Who Is On My Organization's Crisis Communications Team?

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Your organization’s crisis communications team is possibly the most important collection of people who will navigate every emergency and crisis your organization experiences. These folks are not only the conduit to your critical stakeholders, often they are the gatekeepers and evaluators of risk and decisions. They serve as the organization’s central core and coordinate the decisions and actions of other staff.

A very large organization likely has a sizable communications team to fulfill the responsibilities of a crisis communications team.

However, your organization may have a communications team of one or just a handful of employees. This is not enough people to complete all of the necessary tasks efficiently and effectively. Therefore, you will likely have to pull staff from other areas of your organization.

The question you must consider is how do you create an effective crisis communications team with people who are not professional communicators?

Find Proficient Communicators

You likely can find people throughout your organization who are proficient communicators and include them on your crisis communications team.

Forget their title. They could be a secretary, your attorney, somebody in finance, or a custodian. Who cares? You are seeking individuals who can write, research, organize, and are in-tune with the needs of stakeholders. You need people who can provide customer service during a highly stressful time.

Identify people with the right demeanor to handle the job and have the basic necessary skillset and you can find a role for them on your crisis communications team.

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The Top Ability is Availability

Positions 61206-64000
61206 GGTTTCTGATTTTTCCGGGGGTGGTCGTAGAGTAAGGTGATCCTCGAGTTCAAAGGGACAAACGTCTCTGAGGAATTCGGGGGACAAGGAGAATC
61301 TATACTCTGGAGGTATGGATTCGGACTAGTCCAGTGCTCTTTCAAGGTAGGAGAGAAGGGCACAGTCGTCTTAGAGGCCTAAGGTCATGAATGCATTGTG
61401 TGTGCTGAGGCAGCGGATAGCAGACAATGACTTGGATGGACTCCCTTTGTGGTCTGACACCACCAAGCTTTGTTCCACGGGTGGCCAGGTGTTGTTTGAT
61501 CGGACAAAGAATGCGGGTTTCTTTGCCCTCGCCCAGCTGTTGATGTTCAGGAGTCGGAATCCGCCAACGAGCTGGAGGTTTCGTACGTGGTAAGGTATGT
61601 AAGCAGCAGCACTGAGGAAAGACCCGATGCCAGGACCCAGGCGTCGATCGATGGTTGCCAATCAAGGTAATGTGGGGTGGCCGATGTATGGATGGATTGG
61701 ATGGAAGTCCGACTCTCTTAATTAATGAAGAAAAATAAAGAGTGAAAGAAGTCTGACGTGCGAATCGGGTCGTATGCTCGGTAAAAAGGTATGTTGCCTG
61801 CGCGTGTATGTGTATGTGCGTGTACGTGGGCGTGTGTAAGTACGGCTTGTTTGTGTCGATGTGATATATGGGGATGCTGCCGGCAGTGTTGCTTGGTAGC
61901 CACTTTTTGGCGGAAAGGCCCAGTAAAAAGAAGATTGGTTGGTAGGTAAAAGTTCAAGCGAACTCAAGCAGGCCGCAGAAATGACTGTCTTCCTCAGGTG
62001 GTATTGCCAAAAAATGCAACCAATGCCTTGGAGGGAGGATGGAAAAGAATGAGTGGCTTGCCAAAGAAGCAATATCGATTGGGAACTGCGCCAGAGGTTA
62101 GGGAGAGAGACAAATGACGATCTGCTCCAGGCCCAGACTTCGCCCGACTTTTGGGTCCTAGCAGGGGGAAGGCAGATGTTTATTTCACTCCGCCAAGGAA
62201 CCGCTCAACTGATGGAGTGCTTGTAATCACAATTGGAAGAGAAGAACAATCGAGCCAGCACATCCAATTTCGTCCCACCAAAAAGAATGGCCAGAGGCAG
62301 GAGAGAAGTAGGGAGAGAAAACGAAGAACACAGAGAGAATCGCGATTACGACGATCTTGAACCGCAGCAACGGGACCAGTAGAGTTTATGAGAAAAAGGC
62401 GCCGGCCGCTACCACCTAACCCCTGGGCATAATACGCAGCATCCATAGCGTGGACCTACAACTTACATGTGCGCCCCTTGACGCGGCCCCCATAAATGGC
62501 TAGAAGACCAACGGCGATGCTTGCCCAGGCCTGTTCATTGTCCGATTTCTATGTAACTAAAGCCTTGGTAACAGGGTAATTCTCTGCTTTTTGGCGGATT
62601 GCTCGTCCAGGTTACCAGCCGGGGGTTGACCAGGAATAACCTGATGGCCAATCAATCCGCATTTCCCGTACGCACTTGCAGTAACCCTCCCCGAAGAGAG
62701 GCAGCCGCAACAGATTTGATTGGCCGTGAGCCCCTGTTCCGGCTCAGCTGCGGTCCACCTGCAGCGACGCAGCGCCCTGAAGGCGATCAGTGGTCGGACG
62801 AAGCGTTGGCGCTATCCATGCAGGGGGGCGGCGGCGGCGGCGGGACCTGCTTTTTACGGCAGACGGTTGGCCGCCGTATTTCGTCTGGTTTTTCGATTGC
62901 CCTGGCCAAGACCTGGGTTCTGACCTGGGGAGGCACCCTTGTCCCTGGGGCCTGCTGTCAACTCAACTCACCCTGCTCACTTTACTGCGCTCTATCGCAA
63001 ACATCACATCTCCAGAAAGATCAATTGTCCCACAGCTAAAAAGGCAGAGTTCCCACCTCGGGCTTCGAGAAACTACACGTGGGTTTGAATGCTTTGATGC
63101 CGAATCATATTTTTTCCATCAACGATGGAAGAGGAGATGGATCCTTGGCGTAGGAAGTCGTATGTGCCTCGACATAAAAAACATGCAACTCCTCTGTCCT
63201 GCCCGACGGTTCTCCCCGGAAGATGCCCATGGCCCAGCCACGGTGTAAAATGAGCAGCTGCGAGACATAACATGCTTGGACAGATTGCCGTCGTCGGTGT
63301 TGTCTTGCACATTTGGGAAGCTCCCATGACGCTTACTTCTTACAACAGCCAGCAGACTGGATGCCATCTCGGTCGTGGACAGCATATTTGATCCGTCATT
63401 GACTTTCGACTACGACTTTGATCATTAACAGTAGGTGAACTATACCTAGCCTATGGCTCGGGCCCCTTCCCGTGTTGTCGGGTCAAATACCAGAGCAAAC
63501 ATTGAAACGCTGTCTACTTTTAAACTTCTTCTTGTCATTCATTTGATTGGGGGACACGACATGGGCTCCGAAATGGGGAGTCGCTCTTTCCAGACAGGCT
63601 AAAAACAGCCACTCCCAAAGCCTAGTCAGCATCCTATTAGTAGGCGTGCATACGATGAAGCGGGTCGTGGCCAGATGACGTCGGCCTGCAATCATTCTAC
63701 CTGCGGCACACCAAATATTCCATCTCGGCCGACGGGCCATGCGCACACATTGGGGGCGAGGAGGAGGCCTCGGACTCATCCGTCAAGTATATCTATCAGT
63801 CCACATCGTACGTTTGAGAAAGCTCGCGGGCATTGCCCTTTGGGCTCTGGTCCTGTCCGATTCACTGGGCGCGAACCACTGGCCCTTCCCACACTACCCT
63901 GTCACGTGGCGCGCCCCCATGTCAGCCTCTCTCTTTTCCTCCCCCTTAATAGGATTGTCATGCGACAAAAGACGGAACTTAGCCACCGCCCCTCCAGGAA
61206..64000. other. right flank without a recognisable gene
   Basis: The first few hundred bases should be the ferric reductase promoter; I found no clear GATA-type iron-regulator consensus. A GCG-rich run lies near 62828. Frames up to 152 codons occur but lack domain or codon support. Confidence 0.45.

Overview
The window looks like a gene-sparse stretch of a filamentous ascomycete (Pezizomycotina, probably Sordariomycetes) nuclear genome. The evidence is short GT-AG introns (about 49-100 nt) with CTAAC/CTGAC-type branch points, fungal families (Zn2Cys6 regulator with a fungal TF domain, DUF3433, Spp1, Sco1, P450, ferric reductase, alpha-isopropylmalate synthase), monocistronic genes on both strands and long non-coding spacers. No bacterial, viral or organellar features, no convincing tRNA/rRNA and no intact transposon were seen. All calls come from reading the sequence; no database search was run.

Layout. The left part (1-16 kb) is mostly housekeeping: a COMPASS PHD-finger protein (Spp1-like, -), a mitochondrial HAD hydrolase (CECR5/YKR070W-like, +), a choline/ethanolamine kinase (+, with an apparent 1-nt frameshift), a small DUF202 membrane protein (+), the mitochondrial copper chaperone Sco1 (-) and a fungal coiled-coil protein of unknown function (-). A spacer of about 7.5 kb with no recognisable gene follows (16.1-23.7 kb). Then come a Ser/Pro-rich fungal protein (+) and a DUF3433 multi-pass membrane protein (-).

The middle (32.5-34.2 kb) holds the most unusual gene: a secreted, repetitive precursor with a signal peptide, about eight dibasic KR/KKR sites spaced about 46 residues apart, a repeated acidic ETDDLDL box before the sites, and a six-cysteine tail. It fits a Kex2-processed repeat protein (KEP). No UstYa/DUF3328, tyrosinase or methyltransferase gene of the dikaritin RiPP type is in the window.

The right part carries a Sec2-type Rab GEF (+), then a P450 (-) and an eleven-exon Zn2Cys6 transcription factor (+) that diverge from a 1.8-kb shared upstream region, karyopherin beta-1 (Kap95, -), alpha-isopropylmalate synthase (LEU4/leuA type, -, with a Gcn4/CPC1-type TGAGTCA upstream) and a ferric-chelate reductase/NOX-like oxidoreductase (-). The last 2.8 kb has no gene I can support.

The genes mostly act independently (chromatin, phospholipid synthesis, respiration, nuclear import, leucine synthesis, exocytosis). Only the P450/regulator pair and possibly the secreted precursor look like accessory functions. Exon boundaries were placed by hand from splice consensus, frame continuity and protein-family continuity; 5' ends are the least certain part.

During a crisis, you require people who are present and able. Be sure that the people you identify don’t also have critical roles to fill during a crisis for other parts of the organization. If they are on your team during a crisis, they report to your team lead and must be available to serve your team’s efforts.

Therefore, the Director of Operations may have other critical responsibilities and not be able to serve your team no matter how adept they are at communications. A member of the human resources office may be required to focus on the needs of internal stakeholders during a crisis.

The top ability for members of your crisis communications team is availability.

Provide Regular Training

Now that you have identified the individuals who will serve on your crisis communications team, you must take time to prepare them for their role.

The first task is to make them familiar with your crisis communications plan and their specific role within that plan. Provide them with a copy and meet with them individually to discuss their role and responsibilities.

Once individuals are familiar with their role, bring the team together and conduct tabletop exercises. This should be done at least annually but ideally twice annually or quarterly. The exercise doesn’t have to take all day, but doing this on a regular basis will keep their skills sharp, help identify gaps in the plan as new realities emerge, and prepare for possible upcoming emergencies that may be able to be anticipated.

Conclusion

The Communications Workshop has several courses and resources to assist in crisis communications planning and execution. However, before you can adequately respond to a crisis, you must have an able team around you to fulfill all of the necessary tasks to ensure your organization navigates the situation adeptly.